Enfuvirtide (Fuzeon)

Published March 17, 2003; Updated September 21, 2007
Susa Coffey, MD
Selected Reference
4. Lalezari  JP, DeJesus  E, Northfelt  DW, Richmond  G, Wolfe  P, Haubrich  R, Henry  D, Powderly  W, Becker  S, Thompson  M, Valentine  F, Wright  D, Carlson  M, Riddler  S, Haas  FF, DeMasi  R, Sista  PR, Salgo  M, Delehanty  J.
A controlled Phase II trial assessing three doses of enfuvirtide (T-20) in combination with abacavir, amprenavir, ritonavir and efavirenz in non-nucleoside reverse transcriptase inhibitor-naive HIV-infected adults. Antivir Ther. 2003 Aug;8(4):279-87
[PubMed ID: 14518696]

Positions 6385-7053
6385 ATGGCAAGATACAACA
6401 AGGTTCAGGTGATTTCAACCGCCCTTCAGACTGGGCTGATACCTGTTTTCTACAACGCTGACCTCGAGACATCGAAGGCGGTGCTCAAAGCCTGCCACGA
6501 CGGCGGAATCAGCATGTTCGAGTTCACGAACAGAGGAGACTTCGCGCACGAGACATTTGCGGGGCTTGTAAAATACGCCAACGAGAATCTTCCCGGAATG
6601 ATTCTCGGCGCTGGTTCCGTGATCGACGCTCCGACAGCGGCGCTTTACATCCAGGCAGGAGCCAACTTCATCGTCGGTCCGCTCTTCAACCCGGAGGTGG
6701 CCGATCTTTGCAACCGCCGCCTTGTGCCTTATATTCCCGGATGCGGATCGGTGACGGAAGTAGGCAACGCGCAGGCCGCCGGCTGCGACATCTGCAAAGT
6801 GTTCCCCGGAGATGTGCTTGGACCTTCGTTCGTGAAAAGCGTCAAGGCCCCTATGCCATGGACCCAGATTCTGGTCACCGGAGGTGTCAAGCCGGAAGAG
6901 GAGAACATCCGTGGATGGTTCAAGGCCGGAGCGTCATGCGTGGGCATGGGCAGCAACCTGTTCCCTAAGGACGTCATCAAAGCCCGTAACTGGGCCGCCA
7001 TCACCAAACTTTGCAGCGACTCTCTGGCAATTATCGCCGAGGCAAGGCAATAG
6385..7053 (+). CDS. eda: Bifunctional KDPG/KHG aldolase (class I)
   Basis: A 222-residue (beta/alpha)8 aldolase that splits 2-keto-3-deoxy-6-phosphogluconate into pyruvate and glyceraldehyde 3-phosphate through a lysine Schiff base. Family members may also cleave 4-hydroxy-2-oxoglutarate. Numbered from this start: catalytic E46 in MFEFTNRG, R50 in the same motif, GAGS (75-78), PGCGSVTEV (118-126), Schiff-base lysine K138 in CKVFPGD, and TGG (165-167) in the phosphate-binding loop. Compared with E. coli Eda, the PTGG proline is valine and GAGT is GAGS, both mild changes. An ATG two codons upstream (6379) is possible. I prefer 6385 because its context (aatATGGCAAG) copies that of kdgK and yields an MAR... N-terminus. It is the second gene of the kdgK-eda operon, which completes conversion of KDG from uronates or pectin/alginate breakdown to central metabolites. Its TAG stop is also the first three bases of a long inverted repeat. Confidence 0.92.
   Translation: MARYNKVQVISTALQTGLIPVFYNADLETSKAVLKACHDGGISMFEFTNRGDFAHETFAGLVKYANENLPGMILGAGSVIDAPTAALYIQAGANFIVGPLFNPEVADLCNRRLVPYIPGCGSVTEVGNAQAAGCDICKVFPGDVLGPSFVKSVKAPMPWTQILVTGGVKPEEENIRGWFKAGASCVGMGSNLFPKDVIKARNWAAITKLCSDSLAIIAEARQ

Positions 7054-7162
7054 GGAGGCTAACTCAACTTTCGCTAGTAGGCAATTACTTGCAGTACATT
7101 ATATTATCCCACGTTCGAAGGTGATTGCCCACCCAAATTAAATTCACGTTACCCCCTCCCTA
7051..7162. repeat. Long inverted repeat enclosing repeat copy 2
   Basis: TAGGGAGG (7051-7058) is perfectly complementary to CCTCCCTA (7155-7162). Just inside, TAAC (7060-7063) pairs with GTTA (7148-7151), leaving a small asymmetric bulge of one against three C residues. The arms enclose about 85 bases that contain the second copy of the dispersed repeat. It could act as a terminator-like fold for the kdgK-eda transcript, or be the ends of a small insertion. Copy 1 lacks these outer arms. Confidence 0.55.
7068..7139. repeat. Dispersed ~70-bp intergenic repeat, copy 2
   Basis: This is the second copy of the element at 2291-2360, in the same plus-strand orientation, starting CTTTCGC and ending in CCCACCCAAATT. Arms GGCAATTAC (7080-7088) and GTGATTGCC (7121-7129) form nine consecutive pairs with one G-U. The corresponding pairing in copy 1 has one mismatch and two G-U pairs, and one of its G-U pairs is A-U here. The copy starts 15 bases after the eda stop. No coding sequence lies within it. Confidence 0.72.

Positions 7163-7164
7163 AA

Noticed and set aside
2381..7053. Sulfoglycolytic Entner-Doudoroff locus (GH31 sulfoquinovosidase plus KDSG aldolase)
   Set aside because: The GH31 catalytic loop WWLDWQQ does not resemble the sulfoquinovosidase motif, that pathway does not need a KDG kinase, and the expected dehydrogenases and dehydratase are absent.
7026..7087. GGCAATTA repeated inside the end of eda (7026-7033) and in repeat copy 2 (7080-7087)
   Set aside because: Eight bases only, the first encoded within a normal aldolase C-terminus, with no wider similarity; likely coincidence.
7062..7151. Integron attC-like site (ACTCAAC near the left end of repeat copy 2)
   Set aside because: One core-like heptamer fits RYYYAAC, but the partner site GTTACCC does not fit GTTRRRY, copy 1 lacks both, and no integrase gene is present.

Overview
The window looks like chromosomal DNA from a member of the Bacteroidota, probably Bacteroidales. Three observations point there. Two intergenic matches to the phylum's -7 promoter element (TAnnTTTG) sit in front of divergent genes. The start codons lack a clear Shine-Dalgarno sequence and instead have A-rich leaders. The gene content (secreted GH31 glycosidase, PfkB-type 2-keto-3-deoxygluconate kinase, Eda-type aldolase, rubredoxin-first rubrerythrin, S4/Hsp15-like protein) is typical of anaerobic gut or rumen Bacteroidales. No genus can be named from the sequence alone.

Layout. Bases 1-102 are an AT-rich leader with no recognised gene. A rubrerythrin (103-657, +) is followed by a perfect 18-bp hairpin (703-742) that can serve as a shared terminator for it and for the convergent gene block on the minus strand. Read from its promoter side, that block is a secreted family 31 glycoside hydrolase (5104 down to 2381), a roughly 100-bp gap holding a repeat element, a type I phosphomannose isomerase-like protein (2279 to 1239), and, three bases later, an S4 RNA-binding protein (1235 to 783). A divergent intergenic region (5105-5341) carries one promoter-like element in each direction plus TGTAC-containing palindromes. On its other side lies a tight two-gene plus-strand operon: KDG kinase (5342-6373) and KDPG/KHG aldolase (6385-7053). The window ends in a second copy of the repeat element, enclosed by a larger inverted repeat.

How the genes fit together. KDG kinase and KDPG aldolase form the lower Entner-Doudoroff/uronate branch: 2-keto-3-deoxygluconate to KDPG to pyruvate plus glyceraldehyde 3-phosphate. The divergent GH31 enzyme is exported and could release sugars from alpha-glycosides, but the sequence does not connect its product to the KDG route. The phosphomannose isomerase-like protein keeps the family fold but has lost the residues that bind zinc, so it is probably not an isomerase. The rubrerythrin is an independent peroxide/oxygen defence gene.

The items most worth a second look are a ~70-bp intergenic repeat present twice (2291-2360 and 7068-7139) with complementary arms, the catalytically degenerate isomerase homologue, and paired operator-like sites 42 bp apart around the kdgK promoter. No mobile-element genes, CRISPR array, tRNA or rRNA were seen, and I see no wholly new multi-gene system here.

Enfuvirtide is a novel antiretroviral that blocks HIV-1 cell fusion and viral entry. This Phase II, controlled, open-label, randomized, multicentre dose-ranging trial explored the safety, antiviral activity and pharmacokinetics of enfuvirtide, administered by subcutaneous (s.c.) injection, in 71 HIV-1-infected, protease inhibitor-experienced, non-nucleoside reverse transcriptase inhibitor (NNRTI)-naive adults for 48 weeks. Study participants were randomized to receive enfuvirtide at a deliverable dose of 45, 67.5 or 90 mg twice daily; the 45 mg twice daily dose required 2 injections/day, while the higher doses required 4 injections/day. A background oral antiretroviral (ARV) regimen of abacavir (300 mg twice daily), amprenavir (1200 mg twice daily), ritonavir (200 mg twice daily) and efavirenz (600 mg once daily) was provided with enfuvirtide. A control group received the background ARV regimen alone. All potential participants underwent an HIV genotype at screen to ensure a homogenous population and to exclude patients with evidence of genotypic resistance to NNRTIs. Overall, the tolerability of the combination of abacavir, amprenavir, ritonavir, efavirenz and enfuvirtide was generally comparable to control through 48 weeks. No enfuvirtide dose-dependent adverse events (AEs) were observed across treatment groups. Injection site reactions (ISRs) occurred at least once in 68.5% of the enfuvirtide-treated population, and most ISRs were mild to moderate in severity, with no apparent dose relationship. Excluding ISRs, the most common treatment-emergent AEs were nausea, diarrhoea, dizziness and fatigue; with no clinically significant differences in the incidence of AEs observed between the control and enfuvirtide groups. Each treatment group benefited from ARV therapy, with a trend of increasing antiviral and immunological activity associated with increasing enfuvirtide dose. At 48 weeks, the median HIV-1 RNA change from baseline for the ITT population was -2.24 log10 copies/ml for the combined enfuvirtide groups compared with -1.87 log10 copies/ml for the control group. In addition, 54.9% of patients in the enfuvirtide group achieved HIV-1 RNA < or = 400 copies/ml versus 36.8% of patients in the control group. These results indicate that enfuvirtide has a favourable safety profile and is a promising new antiviral agent for HIV-infected patients who have been on previously failing ARV regimens.